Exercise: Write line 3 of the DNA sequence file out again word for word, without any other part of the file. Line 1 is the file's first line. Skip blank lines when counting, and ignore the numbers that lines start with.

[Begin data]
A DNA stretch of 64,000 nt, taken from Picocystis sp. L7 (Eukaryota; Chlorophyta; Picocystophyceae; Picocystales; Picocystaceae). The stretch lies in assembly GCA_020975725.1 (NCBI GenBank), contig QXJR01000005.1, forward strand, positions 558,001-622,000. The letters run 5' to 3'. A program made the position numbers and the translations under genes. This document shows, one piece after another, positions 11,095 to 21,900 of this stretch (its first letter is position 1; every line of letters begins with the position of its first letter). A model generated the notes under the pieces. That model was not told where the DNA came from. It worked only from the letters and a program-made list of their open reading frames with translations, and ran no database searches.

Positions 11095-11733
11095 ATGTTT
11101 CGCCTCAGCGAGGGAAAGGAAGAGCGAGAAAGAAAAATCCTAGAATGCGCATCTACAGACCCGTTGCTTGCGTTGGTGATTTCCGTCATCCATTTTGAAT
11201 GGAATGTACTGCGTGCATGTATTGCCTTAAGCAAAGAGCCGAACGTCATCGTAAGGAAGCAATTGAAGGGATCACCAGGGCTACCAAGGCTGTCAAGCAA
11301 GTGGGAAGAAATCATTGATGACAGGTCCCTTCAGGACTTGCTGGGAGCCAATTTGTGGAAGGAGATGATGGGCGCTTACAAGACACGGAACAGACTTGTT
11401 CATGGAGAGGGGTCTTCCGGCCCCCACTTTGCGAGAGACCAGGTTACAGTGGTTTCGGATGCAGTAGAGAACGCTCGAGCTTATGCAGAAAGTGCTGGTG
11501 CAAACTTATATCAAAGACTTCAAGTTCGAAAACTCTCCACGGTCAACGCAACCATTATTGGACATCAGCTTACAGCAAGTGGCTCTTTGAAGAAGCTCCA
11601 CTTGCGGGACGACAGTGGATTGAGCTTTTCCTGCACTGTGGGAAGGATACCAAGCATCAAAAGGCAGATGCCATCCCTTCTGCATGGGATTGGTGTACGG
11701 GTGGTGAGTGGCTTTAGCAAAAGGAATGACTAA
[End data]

11095 ATGTTT